Tuesday, August 9, 2022

Jack Holtsmark

Erling B. (Jack) Holtsmark
May 19, 1936-July 17, 2022

It is with great sadness that the Department of Classics marks the passing of Erling B. (Jack) Holtsmark, who died on July 17, 2022. 

Jack received a B.A. in Greek from the University of California at Berkeley in 1959 and a Ph.D. in Classics from there in 1963. He came to teach in Classics at the University of Iowa in Fall 1963. He was department chair from 1982 through to 1993. Jack published numerous articles over the years on various topics including on Homer, Aeschylus, Theocritus, Lucretius, and Quintilian. Later in his career he became interested in contemporary literature and the Classics, publishing Tarzan and Tradition: Classical Myth in Popular Literature in 1981, Edgar Rice Burroughs in 1986, and articles on classics and contemporary cinema and on detective fiction.

As chair in Classics, Jack worked diligently to increase the number of English-language courses at the University of Iowa, including building up the course on Classical Mythology and Word Power. Under his leadership, the department began publication of the journal Syllecta Classica, which he co-edited with Helena Dettmer. He facilitated the use of computers in the department, making the department one of the first in which every professor had an office computer. Together with Marcia Lindgren and John Finamore, Jack created a computer drill for the Word Power course, which was free for every student to use. The drill now in use in the course is a direct descendent of that original computer drill. In the 1980s Jack wrote a weekly column, Antiquity and Modernity, in the The Daily Iowan, in which he discussed topics of classics in contemporary society.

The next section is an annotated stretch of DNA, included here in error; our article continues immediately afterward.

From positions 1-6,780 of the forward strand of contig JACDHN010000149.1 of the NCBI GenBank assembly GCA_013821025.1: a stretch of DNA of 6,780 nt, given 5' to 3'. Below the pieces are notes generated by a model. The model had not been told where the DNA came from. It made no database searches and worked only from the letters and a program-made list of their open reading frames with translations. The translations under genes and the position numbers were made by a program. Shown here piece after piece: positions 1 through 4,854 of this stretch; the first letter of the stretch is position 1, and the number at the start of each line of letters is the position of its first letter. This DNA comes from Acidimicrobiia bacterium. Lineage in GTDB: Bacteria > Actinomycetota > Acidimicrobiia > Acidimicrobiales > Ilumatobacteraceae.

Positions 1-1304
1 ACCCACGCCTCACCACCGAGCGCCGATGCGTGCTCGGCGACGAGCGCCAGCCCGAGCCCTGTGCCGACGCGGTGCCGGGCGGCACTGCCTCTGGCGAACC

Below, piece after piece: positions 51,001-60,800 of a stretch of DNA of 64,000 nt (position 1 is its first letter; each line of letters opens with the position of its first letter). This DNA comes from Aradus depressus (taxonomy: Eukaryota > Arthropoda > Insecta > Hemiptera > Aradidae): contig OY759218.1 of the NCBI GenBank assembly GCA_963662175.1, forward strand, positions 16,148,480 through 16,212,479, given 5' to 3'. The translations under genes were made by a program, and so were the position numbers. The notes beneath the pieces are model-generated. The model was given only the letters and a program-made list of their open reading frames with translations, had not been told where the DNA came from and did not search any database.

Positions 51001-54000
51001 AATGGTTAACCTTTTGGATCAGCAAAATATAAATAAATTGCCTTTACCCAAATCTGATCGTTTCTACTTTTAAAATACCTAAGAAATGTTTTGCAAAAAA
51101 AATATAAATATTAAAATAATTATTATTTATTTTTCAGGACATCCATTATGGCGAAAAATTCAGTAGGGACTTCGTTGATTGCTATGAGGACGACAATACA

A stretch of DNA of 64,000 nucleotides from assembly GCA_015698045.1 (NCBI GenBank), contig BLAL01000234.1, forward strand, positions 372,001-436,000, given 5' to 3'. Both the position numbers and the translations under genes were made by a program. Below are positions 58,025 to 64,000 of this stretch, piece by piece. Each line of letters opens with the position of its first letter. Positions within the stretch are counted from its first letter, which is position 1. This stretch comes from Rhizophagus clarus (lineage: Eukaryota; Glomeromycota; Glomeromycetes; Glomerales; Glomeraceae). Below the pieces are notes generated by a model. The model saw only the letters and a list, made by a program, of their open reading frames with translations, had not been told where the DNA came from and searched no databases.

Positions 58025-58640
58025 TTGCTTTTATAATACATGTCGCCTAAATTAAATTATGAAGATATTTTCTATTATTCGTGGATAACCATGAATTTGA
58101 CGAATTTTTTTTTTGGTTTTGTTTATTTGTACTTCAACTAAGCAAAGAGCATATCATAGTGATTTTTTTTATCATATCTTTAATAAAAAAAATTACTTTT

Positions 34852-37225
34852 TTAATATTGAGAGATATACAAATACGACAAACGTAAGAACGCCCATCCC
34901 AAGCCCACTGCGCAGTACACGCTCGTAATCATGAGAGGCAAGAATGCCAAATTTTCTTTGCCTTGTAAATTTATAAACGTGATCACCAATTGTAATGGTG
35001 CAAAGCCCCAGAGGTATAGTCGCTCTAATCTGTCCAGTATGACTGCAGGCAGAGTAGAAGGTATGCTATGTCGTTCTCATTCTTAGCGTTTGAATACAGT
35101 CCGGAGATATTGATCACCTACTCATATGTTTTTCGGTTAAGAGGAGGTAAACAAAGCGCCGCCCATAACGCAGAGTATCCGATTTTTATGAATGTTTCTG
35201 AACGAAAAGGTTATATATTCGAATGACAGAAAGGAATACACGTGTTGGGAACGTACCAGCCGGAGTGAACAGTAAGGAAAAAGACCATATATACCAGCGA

Jack always lived life to the full. As a teenager in La Jolla, he was an avid surfer. When he was teaching at the University of Iowa, he took flying lessons and wrote about his experiences piloting in the book Private License, Private Thing in 1974. 

His students remember Jack for his incredible knowledge of the Greek and Latin languages and his early morning courses. His colleagues admired his ability to chart a productive course for the department. Jack created a transparent system for assessing faculty raises (a direct predecessor of the system now used) and wrote the Graduate Student Handbook for our students, parts of which are enshrined in the department’s present Handbook. Jack’s kindness, attention to detail, and love for the department shined through in all he did. He will be greatly missed.